The cold, dry spring with very late frosts have caused trouble with many of my Acers.  Most were quite late for their first flush of leaves and then many got frost-burnt.  In normal years, there's a second flush of leaves after the first are damaged.  But the very dry weather meant that this wasn't very strong - and the plants have become very 'stressed'.

 

This has meant one or two have succumbed to Verticillium and others have had branch-tip-die-back.  Quite a lot like the last 2 pictures above.

 

 

With any luck your Acer will battle through and find it's feet and recover. 

 

Two other things to consider longer term.

 

With my Acers in pots [have 15-20] - I always add grit to the compost.  In my experience Japanese Acers need moist but free-draining soil.  If their roots are constantly wet - there's often trouble.  Some varieties are very sensitive to waterlogging.  There's a beautiful variety called Corallinum and the only way I can get that to grow is a 50:50 mix of soil and grit.  

 

Personally I wouldn't feed it right now - and I'd let that soil dry out a bit - then water again.

 

More controversially, I never use Ericaceous compost.  That applies to Japanese Acers in pots - but also those I've planted in the ground.  This is something I was told they needed - but I have experimented over the past 20+ years and it's not true, in my experience.  What I have found is that if you use Ericaceous compost - and over water - it will go 'sour' very quickly. 

 

 

 

  • Like 2

Share this post


Link to post
Share on other sites
There may be two things happening here.
 
The cold, dry spring with very late frosts have caused trouble with many of my Acers.  Most were quite late for their first flush of leaves and then many got frost-burnt.  In normal years, there's a second flush of leaves after the first are damaged.  But the very dry weather meant that this wasn't very strong - and the plants have become very 'stressed'.
 
This has meant one or two have succumbed to Verticillium and others have had branch-tip-die-back.  Quite a lot like the last 2 pictures above.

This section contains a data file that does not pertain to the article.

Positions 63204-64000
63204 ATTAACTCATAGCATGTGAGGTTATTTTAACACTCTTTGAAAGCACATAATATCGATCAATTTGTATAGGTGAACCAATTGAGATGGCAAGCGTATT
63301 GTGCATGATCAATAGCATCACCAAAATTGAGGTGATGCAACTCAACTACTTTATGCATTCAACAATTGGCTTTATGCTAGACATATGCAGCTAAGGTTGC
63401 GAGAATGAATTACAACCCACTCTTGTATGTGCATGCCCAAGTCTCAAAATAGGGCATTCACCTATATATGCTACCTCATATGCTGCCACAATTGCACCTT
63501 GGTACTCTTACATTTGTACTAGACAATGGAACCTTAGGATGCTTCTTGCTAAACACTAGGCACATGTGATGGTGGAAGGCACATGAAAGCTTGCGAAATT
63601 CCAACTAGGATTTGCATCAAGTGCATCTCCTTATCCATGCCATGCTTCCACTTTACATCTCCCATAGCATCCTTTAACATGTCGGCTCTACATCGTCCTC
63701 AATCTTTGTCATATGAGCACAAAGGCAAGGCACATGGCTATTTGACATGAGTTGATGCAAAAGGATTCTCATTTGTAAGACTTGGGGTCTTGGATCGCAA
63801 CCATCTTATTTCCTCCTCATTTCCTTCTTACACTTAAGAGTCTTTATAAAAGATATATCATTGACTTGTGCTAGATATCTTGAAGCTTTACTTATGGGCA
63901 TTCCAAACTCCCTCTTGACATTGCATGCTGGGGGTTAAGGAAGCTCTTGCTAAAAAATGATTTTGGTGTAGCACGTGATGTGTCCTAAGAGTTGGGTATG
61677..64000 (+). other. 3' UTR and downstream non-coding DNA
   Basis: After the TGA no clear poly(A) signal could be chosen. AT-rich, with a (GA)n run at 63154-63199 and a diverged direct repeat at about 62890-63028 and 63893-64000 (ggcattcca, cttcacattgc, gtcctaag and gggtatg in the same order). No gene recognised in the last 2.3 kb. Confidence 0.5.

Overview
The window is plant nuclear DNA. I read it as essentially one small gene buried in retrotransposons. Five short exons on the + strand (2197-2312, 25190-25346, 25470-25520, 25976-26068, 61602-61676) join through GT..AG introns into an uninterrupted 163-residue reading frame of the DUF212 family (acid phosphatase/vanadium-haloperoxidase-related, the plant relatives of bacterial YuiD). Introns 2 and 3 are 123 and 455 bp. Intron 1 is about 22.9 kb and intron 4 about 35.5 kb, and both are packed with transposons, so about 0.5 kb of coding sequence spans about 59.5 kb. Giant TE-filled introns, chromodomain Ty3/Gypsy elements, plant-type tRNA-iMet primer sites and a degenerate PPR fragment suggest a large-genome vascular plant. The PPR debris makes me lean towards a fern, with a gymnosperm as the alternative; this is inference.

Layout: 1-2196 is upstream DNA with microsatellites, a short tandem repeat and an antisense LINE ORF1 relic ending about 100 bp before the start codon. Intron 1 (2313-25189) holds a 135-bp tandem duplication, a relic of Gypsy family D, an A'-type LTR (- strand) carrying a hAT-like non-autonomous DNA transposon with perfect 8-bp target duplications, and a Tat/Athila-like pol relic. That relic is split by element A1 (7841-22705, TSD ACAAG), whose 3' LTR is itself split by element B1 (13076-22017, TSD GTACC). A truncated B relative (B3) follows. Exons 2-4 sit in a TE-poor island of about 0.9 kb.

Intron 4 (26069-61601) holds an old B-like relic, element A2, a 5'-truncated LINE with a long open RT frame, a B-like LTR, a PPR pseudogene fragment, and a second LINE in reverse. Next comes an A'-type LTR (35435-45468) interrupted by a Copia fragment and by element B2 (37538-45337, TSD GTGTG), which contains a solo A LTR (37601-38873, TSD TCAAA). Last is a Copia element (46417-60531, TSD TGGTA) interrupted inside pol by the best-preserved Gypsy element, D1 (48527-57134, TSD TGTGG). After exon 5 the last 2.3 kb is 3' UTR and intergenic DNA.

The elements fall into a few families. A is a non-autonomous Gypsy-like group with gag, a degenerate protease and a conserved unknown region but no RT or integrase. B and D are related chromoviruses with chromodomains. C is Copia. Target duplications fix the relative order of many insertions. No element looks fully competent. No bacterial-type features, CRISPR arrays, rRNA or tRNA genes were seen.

With any luck your Acer will battle through and find it's feet and recover. 
 
Two other things to consider longer term.
 
With my Acers in pots [have 15-20] - I always add grit to the compost.  In my experience Japanese Acers need moist but free-draining soil.  If their roots are constantly wet - there's often trouble.  Some varieties are very sensitive to waterlogging.  There's a beautiful variety called Corallinum and the only way I can get that to grow is a 50:50 mix of soil and grit.  
 
Personally I wouldn't feed it right now - and I'd let that soil dry out a bit - then water again.
 
More controversially, I never use Ericaceous compost.  That applies to Japanese Acers in pots - but also those I've planted in the ground.  This is something I was told they needed - but I have experimented over the past 20+ years and it's not true, in my experience.  What I have found is that if you use Ericaceous compost - and over water - it will go 'sour' very quickly. 
 
 
 

Thanks very much, some good positive info. I was 99% sure that the majority of the problems were going to be stress related due to the weather we’ve had, but its the little fungus growths that got me worrying.

Share this post


Link to post
Share on other sites

I very much doubt the fungi is honey fungus, it's too small and doesn't look right.

 

It's more likely something like Leotia lubrica, Jellybaby fungus which is living in the material in the compost. The compost probably contains wood fibre and it also suggests, as others have said, the compost may be a bit too wet.

  • Like 1

Share this post


Link to post
Share on other sites

Create an account or sign in to comment

You need to be a member in order to leave a comment

Create an account

Sign up for a new account in our community. It's easy!

Register a new account

Sign in

Already have an account? Sign in here.

Sign In Now

  • Featured Adverts

  • Tip site reviews

About

Arbtalk.co.uk is a hub for the arboriculture industry in the UK.  
If you're just starting out and you need business, equipment, tech or training support you're in the right place.  If you've done it, made it, got a van load of oily t-shirts and have decided to give something back by sharing your knowledge or wisdom,  then you're welcome too.
If you would like to contribute to making this industry more effective and safe then welcome.
Just like a living tree, it'll always be a work in progress.
Please have a look around, sign up, share and contribute the best you have.

See you inside.

The Arbtalk Team

Follow us

×
×
  • Create New...

Important Information

We have placed cookies on your device to help make this website better. You can adjust your cookie settings, otherwise we'll assume you're okay to continue.